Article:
Cybercrimes can have many bad consequences, such as a damaged professional image and lower chances of getting insurance or loan application approval. In fact, a recent opinion piece in Bloomberg.com revealed just how much damage online articles can do to one’s reputation.
Fortunately, cybercrime laws can come useful when you become a victim of online defamation, identity fraud, or credit card fraud. A crucial step to protect yourself against these cybercrimes is to educate yourself on the applicable laws.
Laws Against Defamation in Blogs and Online Message Boards
Just like in traditional media, one can also sue for defamation for statements published online. According to the Electronic Frontier Foundation’s legal guide for bloggers, one of the following elements must be established: (a) the statement must have been publicized not just to the person defamed but at least to one other person and (b) it should be a false statement of fact that concerns the one who initiated the case or that is damaging to the reputation of that person.
How the case is approached also varies depending on whether the person is a private individual or a public figure. In the latter case, one must also prove actual malice before a remark or statement is considered defamatory. While in the case of the former, one must only be proven to have been negligent in publishing a certain statement to establish that he is liable.
Online defamation laws vary per state. In Georgia, for example, even after winning the case, you will not be able to receive damages if, before taking things to court, you failed to demand the retraction of the specific defamatory statement.
Moreover, some states have no specific way yet of ruling online defamation cases. In the meantime, according to Medialaw.org, the same laws that cover defamation in traditional media apply to defamation on the internet.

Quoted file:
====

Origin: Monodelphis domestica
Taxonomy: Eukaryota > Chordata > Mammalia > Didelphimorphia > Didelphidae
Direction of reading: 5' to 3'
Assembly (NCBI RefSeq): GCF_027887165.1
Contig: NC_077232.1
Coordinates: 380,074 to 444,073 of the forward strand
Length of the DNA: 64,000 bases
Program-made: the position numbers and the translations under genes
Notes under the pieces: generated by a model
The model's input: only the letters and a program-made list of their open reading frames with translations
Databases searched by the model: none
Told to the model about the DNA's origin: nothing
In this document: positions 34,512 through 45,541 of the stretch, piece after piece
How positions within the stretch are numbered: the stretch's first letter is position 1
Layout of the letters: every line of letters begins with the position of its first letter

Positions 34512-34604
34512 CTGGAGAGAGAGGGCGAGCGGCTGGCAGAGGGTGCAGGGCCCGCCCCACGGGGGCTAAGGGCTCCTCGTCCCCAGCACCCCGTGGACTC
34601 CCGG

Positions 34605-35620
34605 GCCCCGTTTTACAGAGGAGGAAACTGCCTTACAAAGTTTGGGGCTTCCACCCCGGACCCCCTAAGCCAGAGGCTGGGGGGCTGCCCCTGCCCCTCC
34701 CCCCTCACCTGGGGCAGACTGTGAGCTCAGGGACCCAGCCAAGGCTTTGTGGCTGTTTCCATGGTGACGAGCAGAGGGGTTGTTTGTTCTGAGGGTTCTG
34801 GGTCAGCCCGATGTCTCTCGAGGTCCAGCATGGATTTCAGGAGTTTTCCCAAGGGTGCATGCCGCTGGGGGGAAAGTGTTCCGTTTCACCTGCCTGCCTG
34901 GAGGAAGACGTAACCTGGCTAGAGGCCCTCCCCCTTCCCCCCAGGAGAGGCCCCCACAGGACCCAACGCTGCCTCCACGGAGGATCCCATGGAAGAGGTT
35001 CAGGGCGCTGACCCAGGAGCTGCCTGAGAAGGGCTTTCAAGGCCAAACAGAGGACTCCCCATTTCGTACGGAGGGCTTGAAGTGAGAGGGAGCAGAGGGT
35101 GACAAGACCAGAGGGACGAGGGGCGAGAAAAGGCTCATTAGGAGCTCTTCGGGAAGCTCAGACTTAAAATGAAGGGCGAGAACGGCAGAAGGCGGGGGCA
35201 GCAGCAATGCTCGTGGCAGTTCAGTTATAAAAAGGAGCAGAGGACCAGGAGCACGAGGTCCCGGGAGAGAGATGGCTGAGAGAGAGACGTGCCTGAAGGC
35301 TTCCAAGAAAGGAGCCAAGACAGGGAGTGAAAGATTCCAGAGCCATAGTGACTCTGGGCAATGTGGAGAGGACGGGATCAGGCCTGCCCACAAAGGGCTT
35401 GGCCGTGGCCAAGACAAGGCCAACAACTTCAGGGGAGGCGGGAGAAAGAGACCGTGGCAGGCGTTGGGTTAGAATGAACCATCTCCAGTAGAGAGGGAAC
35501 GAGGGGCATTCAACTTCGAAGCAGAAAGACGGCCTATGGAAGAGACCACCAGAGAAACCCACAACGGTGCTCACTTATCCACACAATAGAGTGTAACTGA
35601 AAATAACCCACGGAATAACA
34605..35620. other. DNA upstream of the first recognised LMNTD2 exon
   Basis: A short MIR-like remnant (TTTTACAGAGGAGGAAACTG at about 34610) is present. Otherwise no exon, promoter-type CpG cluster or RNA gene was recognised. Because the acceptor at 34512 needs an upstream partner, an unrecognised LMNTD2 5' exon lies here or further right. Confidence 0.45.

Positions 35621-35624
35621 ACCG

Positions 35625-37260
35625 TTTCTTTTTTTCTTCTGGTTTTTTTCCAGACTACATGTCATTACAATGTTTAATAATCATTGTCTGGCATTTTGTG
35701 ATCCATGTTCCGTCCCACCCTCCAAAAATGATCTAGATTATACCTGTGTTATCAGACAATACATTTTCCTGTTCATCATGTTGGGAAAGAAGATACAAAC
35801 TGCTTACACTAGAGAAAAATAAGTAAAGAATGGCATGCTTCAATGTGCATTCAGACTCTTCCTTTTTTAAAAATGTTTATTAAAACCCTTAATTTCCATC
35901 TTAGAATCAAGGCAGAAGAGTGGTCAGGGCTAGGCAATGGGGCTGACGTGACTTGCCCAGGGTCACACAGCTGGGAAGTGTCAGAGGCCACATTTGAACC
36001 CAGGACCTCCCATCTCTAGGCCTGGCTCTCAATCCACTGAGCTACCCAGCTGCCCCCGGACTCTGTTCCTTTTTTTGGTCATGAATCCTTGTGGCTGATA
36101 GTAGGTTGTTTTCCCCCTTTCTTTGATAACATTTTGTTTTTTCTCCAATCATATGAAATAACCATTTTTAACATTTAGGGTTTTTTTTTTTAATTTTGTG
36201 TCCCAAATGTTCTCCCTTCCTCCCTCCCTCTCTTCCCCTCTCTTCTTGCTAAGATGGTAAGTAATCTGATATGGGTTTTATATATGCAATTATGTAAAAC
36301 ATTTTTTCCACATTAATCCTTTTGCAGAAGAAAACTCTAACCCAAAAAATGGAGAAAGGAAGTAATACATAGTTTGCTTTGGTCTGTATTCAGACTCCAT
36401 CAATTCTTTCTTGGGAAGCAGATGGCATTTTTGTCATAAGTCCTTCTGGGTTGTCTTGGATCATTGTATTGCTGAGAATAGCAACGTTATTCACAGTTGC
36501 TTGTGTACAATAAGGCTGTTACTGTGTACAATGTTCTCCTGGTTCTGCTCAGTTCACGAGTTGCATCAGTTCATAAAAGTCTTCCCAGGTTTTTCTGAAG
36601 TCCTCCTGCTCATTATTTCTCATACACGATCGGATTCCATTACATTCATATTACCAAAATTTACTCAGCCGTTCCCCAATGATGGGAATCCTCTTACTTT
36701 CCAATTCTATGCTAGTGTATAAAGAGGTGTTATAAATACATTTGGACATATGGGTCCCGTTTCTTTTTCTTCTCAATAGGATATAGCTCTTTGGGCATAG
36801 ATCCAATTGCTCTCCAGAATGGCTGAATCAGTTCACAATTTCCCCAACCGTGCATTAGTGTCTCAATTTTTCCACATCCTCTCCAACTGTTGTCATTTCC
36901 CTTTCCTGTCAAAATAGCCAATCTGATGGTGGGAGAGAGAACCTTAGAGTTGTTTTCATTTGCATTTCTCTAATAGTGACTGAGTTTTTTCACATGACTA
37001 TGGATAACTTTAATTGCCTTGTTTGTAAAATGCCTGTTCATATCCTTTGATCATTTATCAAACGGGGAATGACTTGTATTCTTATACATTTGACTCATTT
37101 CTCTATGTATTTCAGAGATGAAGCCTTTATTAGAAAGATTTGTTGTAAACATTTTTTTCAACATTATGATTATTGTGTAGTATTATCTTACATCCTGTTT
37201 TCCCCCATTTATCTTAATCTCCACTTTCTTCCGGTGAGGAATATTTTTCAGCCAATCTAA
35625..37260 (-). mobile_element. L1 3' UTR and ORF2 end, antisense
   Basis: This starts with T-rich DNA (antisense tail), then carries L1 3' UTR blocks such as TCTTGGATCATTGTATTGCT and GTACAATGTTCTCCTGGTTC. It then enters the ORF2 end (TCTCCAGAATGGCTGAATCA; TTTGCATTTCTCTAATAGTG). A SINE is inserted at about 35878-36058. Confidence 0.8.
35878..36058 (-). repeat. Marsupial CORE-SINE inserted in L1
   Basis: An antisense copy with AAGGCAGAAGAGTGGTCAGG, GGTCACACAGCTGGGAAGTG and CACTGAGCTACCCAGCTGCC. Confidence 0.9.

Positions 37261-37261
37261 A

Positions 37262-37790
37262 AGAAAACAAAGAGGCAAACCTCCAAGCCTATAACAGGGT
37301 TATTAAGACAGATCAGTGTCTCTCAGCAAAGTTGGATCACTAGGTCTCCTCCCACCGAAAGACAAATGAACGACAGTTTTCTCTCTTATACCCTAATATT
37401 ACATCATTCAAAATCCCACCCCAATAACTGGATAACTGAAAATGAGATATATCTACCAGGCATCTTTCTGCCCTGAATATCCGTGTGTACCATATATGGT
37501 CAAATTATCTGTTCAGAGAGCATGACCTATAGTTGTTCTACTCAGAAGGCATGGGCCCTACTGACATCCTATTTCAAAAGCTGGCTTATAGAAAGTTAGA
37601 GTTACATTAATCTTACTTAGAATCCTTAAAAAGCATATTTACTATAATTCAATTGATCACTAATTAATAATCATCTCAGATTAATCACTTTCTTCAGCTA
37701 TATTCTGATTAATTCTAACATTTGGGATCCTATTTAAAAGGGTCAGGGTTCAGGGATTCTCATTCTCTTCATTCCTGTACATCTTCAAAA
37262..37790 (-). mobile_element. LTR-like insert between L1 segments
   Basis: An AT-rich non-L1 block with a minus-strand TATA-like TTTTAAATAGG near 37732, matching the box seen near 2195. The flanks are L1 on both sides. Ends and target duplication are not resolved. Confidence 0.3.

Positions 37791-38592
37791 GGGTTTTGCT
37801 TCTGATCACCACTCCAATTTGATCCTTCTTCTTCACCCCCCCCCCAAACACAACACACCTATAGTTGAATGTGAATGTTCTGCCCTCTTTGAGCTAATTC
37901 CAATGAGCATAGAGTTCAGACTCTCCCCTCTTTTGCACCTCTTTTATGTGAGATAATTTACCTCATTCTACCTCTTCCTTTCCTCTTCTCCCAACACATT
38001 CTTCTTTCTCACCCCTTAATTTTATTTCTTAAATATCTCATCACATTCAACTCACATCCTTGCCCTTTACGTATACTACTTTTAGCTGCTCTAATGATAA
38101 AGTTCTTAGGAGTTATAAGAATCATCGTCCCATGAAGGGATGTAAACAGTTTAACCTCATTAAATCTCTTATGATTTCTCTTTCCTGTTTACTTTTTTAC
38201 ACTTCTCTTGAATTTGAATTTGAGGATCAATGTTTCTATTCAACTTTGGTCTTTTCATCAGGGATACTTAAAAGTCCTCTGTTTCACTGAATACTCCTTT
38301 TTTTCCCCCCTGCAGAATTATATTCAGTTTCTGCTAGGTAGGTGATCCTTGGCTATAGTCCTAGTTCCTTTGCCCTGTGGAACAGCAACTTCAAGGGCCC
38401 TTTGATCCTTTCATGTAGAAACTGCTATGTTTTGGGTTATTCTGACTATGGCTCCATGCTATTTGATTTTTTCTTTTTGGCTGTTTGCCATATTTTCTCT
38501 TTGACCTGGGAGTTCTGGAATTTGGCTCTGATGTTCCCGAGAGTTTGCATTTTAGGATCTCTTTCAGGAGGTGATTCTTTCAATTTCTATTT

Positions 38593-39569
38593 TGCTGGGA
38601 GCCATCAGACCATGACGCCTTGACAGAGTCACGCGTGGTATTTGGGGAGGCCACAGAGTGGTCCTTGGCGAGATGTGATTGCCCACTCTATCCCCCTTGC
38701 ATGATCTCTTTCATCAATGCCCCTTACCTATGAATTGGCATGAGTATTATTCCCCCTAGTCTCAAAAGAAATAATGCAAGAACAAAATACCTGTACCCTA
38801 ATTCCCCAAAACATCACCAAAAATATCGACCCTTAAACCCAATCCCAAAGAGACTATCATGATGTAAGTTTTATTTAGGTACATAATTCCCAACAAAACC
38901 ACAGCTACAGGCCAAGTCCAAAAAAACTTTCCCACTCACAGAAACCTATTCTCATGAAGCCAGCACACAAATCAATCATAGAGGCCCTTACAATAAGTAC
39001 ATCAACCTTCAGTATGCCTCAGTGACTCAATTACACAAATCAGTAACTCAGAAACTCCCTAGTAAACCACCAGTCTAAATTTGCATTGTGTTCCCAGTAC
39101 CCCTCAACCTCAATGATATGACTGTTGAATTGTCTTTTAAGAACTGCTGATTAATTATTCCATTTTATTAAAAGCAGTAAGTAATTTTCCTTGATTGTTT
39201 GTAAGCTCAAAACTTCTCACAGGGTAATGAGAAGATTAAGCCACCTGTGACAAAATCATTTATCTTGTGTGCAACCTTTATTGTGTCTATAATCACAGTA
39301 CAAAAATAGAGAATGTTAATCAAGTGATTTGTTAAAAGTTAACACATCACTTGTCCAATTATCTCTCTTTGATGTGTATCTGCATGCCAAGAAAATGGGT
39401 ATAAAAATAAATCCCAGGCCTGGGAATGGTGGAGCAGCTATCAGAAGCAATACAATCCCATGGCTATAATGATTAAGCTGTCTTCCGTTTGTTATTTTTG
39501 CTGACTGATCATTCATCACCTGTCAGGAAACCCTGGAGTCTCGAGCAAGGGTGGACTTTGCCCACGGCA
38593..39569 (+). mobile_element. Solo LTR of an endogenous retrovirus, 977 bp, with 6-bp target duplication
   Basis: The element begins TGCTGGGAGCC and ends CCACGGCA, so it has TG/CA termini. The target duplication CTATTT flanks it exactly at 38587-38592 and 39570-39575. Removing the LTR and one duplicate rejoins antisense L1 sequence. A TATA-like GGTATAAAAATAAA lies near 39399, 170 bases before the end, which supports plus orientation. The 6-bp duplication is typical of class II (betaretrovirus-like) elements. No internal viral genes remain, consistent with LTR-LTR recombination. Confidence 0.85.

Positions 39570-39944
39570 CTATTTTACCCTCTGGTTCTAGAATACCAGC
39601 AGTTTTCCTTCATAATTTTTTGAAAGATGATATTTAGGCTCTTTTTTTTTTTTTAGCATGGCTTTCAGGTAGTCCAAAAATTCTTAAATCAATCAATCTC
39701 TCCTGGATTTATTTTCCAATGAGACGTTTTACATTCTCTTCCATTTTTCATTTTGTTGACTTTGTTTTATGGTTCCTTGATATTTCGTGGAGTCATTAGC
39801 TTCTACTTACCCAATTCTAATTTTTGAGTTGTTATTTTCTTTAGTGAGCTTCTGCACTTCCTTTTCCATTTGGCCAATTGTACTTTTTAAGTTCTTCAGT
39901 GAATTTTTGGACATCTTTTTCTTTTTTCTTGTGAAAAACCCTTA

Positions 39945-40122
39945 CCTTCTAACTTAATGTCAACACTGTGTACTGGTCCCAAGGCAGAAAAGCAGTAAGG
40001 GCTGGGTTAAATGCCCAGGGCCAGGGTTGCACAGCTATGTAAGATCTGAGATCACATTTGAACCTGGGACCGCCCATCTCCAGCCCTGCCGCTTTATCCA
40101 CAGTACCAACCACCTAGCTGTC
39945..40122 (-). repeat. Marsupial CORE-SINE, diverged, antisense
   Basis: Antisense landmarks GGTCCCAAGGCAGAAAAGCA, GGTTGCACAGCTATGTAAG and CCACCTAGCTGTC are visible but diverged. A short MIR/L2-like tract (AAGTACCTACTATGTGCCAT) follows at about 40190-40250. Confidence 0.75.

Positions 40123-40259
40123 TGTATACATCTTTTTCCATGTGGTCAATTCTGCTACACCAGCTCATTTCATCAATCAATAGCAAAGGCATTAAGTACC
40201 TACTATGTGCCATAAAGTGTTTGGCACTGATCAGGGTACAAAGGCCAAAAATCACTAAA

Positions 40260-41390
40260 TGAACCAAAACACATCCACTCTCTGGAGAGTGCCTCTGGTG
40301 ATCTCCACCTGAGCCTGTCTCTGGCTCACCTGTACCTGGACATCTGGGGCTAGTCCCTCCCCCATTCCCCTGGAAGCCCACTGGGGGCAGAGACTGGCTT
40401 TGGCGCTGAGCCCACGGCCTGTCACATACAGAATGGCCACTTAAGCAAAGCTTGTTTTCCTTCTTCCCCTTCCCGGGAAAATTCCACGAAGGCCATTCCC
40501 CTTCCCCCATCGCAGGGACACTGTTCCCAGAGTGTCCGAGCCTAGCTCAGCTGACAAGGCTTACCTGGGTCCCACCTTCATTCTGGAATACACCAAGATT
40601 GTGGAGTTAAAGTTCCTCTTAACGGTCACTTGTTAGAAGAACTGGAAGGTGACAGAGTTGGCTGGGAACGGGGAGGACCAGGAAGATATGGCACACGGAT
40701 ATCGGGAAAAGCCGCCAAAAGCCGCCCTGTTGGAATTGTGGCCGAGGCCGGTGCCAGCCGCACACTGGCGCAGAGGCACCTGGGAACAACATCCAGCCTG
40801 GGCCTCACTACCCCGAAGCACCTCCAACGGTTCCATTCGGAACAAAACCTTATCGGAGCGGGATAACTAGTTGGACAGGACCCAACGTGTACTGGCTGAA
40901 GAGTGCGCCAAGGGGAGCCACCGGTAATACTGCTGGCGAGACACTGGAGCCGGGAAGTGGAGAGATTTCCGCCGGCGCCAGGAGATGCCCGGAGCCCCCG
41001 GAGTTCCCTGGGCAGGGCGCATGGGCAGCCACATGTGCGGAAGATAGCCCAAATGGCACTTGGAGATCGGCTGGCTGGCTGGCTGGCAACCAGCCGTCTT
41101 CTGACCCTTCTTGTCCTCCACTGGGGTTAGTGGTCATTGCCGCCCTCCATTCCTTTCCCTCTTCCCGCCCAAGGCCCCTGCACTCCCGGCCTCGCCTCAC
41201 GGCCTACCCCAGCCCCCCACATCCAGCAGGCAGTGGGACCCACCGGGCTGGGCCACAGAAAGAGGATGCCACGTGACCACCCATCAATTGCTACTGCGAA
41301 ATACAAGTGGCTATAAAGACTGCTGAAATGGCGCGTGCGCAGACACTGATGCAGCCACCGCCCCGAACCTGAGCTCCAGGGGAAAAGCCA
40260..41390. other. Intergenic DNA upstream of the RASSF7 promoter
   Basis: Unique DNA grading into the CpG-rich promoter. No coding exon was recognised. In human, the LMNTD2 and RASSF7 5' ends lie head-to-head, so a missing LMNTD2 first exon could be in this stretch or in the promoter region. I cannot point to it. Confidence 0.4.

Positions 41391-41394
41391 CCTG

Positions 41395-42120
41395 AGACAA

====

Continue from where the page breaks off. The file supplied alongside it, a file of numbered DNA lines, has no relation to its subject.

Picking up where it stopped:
Since the rules against online defamation are not that clear yet, one might think that a person can easily pass off what he publishes online as an opinion that makes him less liable. However, courts can determine if online content is an opinion or not, so you don’t need to worry in case the person who attacked you use this excuse to his defense.
Laws Against Identity Fraud
Since the dawn of the internet and innovative devices like smartphones, identity fraud has been one of the most common offences. As of 2014, there have been 332,646 identity theft complaints recorded in the Federal Trade Commission’s 2014 Consumer Sentinel Network Data Book. Though not expressly stated, there are current U.S. laws that you can use in your defense, like 18 U.S.C. 1028 that covers any fraud concerning identification documents and personal information.
Under subsections 7 and 8 of 18 U.S.C. 1028, a person who “knowingly transfers, possesses, or uses, without lawful authority, a means of identification of another person with the intent to commit, or to aid or abet, or in connection with, any unlawful activity that constitutes a violation of Federal law, or that constitutes a felony under any applicable State or local law; or knowingly traffics in false or actual authentication features for use in false identification documents, document-making implements, or means of identification” can be punished using the laws provided in that section.
So if someone happens to steal your personal information online and uses it for illegal activities, this particular law has got you covered. With this law in mind, you can be empowered knowing that the law can protect you against identity fraud.
Laws Against Credit Card Fraud
Online or not, both forms of credit card fraud is punishable under the U.S. laws. Under 15 U.S. Code 1644, anyone who has done the following with a credit card acquired fraudulently is liable:
- Use, attempt or conspiracy to use card in transaction affecting interstate or foreign commerce
- Transporting, attempting or conspiring to transport card in interstate commerce
- Use of interstate commerce to sell or transport card
- Receipt, concealment, etc., of goods obtained by use of card
- Receipt, concealment, etc., of tickets for interstate or foreign transportation obtained by use of card
- Furnishing of money, etc., through use of card
Anyone who violates this law will be fined a maximum of $10,000 or imprisoned not more than 10 years, or both.
When your online reputation is compromised through defamatory statements, identity theft, or credit card fraud, know that you can take legal actions. Another way to keep your reputation sparkling clean is to build a strong online presence. If you still haven’t done so, you may start by creating a blog, beefing up your social networking sites, and signing up for a reputation management service.
With online reputation sites, you can create a public profile to select what you want people to know about you. If you run into a problem with articles or comments that damage your image, it even has a service to help you have those content or search results taken down. Now you can worry less about what cybercrimes can do to your life and have peace of mind when using the internet.
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